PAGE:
1. You improve your “retirement ratio.” Every year you work past 60 improves your retirement ratio. The higher your retirement ratio, the smaller the burden on each working year's wages. Sticking with the life expectancy of 80 years used above, working just five years longer (from age 60 to 65) will increase your retirement ratio significantly — from 2 to 1 up to 3 to 1 (45 years worked, 15 years retired).

Given that we are in better shape and better health at 60 than our forebears, working longer isn't as much of an imposition as it might have been earlier.

2. You extend peak-earning years. You make more at the end of your career than at its beginning. Several things impact pay. For example, the length of time you worked adds up to a significant amount of experience, education, and contacts. Therefore, the longer you remain in the work force, the more time you have to develop all three. That is why your pay rate at the tail end of your career is usually higher than what you can make in retirement.

Some may counter that older people get pushed out by younger (read: cheaper) people. Anecdotally, that may be true, but the labor force participation chart above shows otherwise.

3. You increase your social security. In America, social security is the elephant in the retirement room. If you google “benefits of being over 60,” you will find that most of the results deal entirely with social security. It is actually a very complicated topic — someone told me there are more than 580 ways for a married couple to file for social security — but the simple version is that the longer you wait to claim, the more you get per year.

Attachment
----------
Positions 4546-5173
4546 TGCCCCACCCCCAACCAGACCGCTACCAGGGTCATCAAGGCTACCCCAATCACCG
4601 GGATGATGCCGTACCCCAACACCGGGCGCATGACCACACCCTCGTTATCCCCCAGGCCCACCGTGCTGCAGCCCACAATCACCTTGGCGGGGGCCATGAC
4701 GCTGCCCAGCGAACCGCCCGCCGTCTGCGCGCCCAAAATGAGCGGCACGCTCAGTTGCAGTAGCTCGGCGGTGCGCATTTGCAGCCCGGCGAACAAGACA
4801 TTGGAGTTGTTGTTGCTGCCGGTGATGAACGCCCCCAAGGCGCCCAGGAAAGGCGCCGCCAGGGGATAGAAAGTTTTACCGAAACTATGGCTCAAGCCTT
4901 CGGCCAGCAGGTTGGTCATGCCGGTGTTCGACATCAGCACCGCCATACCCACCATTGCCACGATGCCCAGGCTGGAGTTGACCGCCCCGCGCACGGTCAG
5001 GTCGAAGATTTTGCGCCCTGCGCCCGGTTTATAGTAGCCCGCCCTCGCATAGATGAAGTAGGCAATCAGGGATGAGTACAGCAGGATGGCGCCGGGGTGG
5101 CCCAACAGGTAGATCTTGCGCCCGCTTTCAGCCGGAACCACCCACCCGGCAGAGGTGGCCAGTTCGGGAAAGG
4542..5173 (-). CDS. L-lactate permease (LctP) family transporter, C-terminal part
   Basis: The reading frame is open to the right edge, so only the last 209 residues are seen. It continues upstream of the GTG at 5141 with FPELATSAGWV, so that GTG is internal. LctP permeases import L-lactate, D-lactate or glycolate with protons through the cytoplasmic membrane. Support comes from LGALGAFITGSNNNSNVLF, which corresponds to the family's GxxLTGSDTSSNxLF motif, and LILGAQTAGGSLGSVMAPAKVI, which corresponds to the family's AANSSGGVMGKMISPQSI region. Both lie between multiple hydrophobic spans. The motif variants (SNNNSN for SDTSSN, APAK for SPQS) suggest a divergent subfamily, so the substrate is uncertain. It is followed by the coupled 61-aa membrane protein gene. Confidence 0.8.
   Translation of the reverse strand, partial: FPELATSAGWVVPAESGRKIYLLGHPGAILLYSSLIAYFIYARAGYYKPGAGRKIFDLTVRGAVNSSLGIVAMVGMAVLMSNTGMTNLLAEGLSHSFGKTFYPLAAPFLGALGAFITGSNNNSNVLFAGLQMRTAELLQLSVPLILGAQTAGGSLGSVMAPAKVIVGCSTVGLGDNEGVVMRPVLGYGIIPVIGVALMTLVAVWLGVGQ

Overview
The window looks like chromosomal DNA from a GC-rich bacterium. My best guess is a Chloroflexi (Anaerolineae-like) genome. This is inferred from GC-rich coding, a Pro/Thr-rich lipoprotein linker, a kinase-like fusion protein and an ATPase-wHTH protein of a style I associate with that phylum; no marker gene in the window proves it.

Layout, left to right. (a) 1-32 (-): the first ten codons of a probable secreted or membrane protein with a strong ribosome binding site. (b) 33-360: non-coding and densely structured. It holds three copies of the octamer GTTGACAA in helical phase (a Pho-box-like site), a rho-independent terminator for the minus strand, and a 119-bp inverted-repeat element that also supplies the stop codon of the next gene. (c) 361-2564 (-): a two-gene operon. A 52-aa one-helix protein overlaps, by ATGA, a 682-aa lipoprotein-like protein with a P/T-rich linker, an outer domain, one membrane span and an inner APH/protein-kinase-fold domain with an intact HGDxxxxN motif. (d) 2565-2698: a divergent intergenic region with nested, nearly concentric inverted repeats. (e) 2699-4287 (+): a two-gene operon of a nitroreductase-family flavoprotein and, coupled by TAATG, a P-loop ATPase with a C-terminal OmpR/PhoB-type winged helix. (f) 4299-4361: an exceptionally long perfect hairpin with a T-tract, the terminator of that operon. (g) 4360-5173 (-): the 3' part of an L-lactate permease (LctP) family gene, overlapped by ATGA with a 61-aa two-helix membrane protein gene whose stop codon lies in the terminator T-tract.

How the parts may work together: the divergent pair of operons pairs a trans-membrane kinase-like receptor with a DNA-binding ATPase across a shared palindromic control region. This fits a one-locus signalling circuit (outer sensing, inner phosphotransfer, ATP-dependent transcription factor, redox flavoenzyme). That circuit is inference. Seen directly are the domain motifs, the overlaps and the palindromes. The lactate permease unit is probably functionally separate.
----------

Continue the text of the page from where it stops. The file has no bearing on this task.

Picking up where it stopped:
4. You increase your net from social security. When you earn any other income besides social security, your social security benefits get reduced. However, the longer you wait to file, the less your social security will be reduced.

There is another benefit to being over 60 that is hard to classify: You have more choice over what you want to do. I happen to like to write, but writing isn't necessarily a lucrative pursuit. Because our investments provide an earnings platform in the background, I have the luxury to spend my days doing something that I truly enjoy even though the pay may not impress anyone.

Of all the financial benefits I listed, I would put the freedom to do what you want to do at or near the top of the list, but that doesn't mean they stop there. The financial benefits of being on the right side of 60 actually extend beyond income only.

How Your Expenses Are Impacted Over 60